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Windows 7: Can I use a partition of an external HDD for a system image?

17 Jun 2016   #1
RebeccaValentin

Windows 7 Professional 64 bit
 
 
Can I use a partition of an external HDD for a system image?

I want to create a clean system image after I fresh install Win7 in my Sony Vaio laptop. But I hear that external drives should be formatted with NTFS if they are to be used for this purpose. I only have one Sony HDD (1TB) & it has lots of stuff already which I cannot delete or move somewhere else. Can I, by any means, create an another partition in the same HDD & format the partition to NTFS & use it for system image while keeping the other partition with data in it untouched? (If yes, then please let me know how.. please )

Is Windows System Imaging the best in town? Or is there any other free way to create a system image efficiently without lots of manual work?

I know this is very basic for you all, but I know nothing about this stuff.. Any help would be great.. Please..


My System SpecsSystem Spec
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17 Jun 2016   #2
ignatzatsonic

Microsoft Community Contributor Award Recipient

Windows 7 Home Premium SP1, 64-bit
 
 

see comments in bold

Quote   Quote: Originally Posted by RebeccaValentin View Post
I want to create a clean system image after I fresh install Win7 in my Sony Vaio laptop. But I hear that external drives should be formatted with NTFS if they are to be used for this purpose. I only have one Sony HDD (1TB) & it has lots of stuff already which I cannot delete or move somewhere else. Can I, by any means, create an another partition in the same HDD & format the partition to NTFS & use it for system image while keeping the other partition with data in it untouched? (If yes, then please let me know how.. please )



I assume you mean an external when you say "Sony HDD"?

Do you know if your Sony HDD already is formatted NTFS? It certainly could be, but I don't use externals and don't know what file system they use. I'd guess NTFS.

NTFS is generally preferred because other file systems such as FAT 32 will not store large files of say 6 or 8 or 30 GB, like you might make if you used imaging.

You can have 2 file systems on one drive, but first find out what file system you have now.

You can find out by running Windows Disk Management. See the picture. Note that it says NTFS under file sys for 3 of my 4 partitions at the upper left.



Is Windows System Imaging the best in town? Or is there any other free way to create a system image efficiently without lots of manual work?

No to the first question and yes to the second.

Windows Imaging works if you know how to use it, but it's quirky, inflexible, and can be confusing. Who needs that?

Macrium Reflect Free Edition is probably the best other option. Or Aomei Backupper. Or even Acronis.

A Macrium image file will have an mrimg extension and be quite large--about half the size of the occupied space of the partitions that it represents. If your C partition is 400 GB, with 100 occupied, the mrimg file will be roughly 50 GB. So, you'd have to put it on an NTFS partition due to that large size.

There are Macrium tutorials on this site.

You will need to make "recovery" media to boot your PC from in case you need to restore an image. That's done within Macrium after you install it.

It's CRITICAL that you test the recovery media and confirm it will boot your PC. If it won't, you can't restore your image. The recovery media can be a CD, DVD, or USB flash drive.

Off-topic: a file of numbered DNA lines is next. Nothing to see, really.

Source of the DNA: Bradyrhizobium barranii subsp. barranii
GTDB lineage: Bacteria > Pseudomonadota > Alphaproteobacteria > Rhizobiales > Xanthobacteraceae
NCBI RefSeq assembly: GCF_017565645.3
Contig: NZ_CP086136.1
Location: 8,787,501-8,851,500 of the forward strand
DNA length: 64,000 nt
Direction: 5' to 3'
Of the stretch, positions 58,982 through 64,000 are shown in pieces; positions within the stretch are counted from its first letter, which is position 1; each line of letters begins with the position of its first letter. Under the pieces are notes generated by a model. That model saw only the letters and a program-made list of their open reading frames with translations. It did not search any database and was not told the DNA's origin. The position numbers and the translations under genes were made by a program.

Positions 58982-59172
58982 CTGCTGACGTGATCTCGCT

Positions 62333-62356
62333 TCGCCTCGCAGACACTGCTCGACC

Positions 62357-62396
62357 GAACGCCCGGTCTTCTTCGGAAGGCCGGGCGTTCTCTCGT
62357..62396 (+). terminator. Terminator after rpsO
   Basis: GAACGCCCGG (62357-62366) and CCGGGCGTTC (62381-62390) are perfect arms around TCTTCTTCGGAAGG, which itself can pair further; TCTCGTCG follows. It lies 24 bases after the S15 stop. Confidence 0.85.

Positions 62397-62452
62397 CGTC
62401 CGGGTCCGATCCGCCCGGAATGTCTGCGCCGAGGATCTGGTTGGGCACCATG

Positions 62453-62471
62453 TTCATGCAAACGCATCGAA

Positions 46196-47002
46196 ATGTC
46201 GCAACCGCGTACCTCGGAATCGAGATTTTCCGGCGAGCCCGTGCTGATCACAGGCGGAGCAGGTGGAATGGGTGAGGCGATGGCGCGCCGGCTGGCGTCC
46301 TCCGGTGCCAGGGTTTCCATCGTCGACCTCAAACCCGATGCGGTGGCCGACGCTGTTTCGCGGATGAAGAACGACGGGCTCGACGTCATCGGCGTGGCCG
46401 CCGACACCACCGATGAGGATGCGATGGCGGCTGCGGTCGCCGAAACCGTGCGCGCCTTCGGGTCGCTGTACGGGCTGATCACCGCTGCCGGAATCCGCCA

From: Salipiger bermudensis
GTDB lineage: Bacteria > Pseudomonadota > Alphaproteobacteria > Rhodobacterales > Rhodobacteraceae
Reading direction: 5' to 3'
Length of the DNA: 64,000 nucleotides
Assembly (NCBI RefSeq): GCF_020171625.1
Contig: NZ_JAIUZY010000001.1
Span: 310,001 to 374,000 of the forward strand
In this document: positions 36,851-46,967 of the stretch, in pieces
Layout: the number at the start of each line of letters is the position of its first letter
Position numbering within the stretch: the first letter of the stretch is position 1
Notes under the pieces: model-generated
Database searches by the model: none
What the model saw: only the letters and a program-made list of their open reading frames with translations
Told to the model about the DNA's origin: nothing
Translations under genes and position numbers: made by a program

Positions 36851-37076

Macrium Reflect Free



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17 Jun 2016   #3
RebeccaValentin

Windows 7 Professional 64 bit
 
 

Yes I mean an external HDD..
Nope.. its actually formatted with FAT32

I read about Macrium Reflect Free in this forum.. But was not sure if it would suit me because I am a beginner who is not much aware of stuff like this..
My System SpecsSystem Spec
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17 Jun 2016   #4
ignatzatsonic

Microsoft Community Contributor Award Recipient

Windows 7 Home Premium SP1, 64-bit
 
 

Quote   Quote: Originally Posted by RebeccaValentin View Post
Yes I mean an external HDD..
Nope.. its actually formatted with FAT32

I read about Macrium Reflect Free in this forum.. But was not sure if it would suit me because I am a beginner who is not much aware of stuff like this..
Well, then make an NTFS partition on it of sufficent size to hold maybe 3 or 4 images and then tackle Macrium.

Imaging is not foolproof and not as simple as falling off a log, but it's relatively easy, particularly in comparison to Windows imaging.

Don't get yourself in a position where you are dependent on imaging. Know what you will do when it fails you.

All it does is save you time. Nothing more. If it fails, you just spend a bunch of hours to rebuild rather than 30 minutes.
My System SpecsSystem Spec
17 Jun 2016   #5
RebeccaValentin

Windows 7 Professional 64 bit
 
 

Quote   Quote: Originally Posted by ignatzatsonic View Post

Well, then make an NTFS partition on it of sufficent size to hold maybe 3 or 4 images and then tackle Macrium.

Imaging is not foolproof and not as simple as falling off a log, but it's relatively easy, particularly in comparison to Windows imaging.

Don't get yourself in a position where you are dependent on imaging. Know what you will do when it fails you.

All it does is save you time. Nothing more. If it fails, you just spend a bunch of hours to rebuild rather than 30 minutes.
So one CAN make such a partition? thanks a ton..
Yes got that
My System SpecsSystem Spec
17 Jun 2016   #6
ThrashZone

Win-7-Pro64bit 7-H-Prem-64bit
 
 

Hi,
Why is the external formatted fat32 ?
My System SpecsSystem Spec
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 Can I use a partition of an external HDD for a system image?




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